June 14, 2011
'Exciting day' for new Senators coach
By BRUCE GARRIOCH, QMI Agency
OTTAWA - On Paul MacLean's first day as coach of the Senators, sweat was aleady dripping down his forehead.
“It feels great,” said MacLean with a smile.
How much he sweats and how great it feels will be dictated by what his team does on the ice. And that’s the challenge for the team’s ninth coach.
MacLean, 53, takes over for Cory Clouston, who was set loose after the Senators came up well short of the playoffs. MacLean, who has been an assistant coach in both Detroit and Anaheim, promises to deliver in two areas where the previous coach couldn’t: Communicate with the players and bring an uptempo style of game to Ottawa.
“The NHL is a fast and physical league. It needs to be played that way. The game is played over 200 feet,” said MacLean. “You have to be able to skate the whole rink. We’ll play good defence, but we’re going to come out and attack the net.
“Communication with the players is important in empowering them and having them invest in what you’re trying to do and what you’re trying to accomplish. It’s not me against them. It’s Us — the Ottawa Senators — against the rest of the league.”
That’s why after wrapping up his news conference MacLean planned to talk to Daniel Alfredsson — who was on at Tuesday’s press conference with teammates Chris Neil and Nick Foligno.
MacLean said he’s willing to listen — something Clouston wouldn’t do — but that doesn’t mean the players will get their way.
“They’re an important part of the team. You can’t ask somebody to do something if you don’t give them an opportunity to have some input into it,” said MacLean, who signed a three-year deal to join the Senators.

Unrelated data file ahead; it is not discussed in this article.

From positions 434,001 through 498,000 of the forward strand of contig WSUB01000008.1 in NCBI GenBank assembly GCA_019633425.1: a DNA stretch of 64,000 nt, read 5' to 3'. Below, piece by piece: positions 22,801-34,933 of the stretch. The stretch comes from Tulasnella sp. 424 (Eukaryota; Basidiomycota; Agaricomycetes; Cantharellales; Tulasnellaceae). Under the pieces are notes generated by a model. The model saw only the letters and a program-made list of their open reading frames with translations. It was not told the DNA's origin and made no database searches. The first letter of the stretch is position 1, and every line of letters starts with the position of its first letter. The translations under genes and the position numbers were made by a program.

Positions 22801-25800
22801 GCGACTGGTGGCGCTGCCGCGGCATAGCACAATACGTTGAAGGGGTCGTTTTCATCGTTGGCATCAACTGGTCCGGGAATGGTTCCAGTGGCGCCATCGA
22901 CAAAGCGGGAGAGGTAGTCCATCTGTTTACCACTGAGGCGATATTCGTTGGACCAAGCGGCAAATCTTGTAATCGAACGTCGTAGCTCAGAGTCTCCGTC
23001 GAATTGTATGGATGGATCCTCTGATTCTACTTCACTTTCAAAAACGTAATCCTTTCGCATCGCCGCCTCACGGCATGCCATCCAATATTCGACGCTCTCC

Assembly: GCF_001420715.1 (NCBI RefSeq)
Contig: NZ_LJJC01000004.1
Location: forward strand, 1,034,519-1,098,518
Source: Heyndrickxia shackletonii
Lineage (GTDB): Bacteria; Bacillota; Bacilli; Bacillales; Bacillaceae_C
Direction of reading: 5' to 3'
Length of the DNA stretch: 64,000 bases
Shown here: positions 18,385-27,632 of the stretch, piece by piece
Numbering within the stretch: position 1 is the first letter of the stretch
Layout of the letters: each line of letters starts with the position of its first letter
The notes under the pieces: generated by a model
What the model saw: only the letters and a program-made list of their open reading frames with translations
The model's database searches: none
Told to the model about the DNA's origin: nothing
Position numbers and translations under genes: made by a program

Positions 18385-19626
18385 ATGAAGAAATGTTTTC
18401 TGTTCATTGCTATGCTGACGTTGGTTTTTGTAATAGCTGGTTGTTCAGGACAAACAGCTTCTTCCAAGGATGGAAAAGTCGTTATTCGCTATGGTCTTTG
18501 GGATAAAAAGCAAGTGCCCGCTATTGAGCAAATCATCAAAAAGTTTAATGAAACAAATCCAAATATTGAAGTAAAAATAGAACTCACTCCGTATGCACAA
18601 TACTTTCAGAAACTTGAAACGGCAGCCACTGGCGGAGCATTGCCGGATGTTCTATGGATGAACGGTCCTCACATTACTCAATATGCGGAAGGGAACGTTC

“That’s not to say they’re always going to be right. In the end, I’m going to be right. The opportunity has to be there for them to express themselves. If I’m going to ask them to invest in some things, I have to give them some solid reasons. I have to talk to them. I have to make sure we’re working together. Not pulling apart.”
Senators GM Bryan Murray said he interviewed seven coaching candidates. MacLean, Binghamton coach Kurt Kleinendorst and former Edmonton coach Craig MacTavish, who will be the Minnesota Wild’s bench boss, were the finalists.
“After a poor season, the need for change was obvious,” said Murray. “I felt Paul fit the profile. He’s been a player, he’s been a head coach, he’s been an NHL assistant. He’s been a winner everywhere he’s been.
“He brings energy, experience, expertise and people skills, most importantly. When you make a change, you want it to be a positive one.”
MacLean said he’s willing to be a teacher to the young players, but doesn’t believe this franchise is going to have to suffer long before getting back to respectability.
“They need direction and leadership,” said MacLean. “Every player in the league wants to succeed. They don’t want to be bad. They don’t want to miss the playoffs. What I’m going to try to bring is some direction and leadership.
“They have a great core of players and a great crop of young players. This team has a chance to get a little bit better every day and we’ll see where we are at the end of the year. The opportunity to turn around (this team) doesn’t have to be a long time.”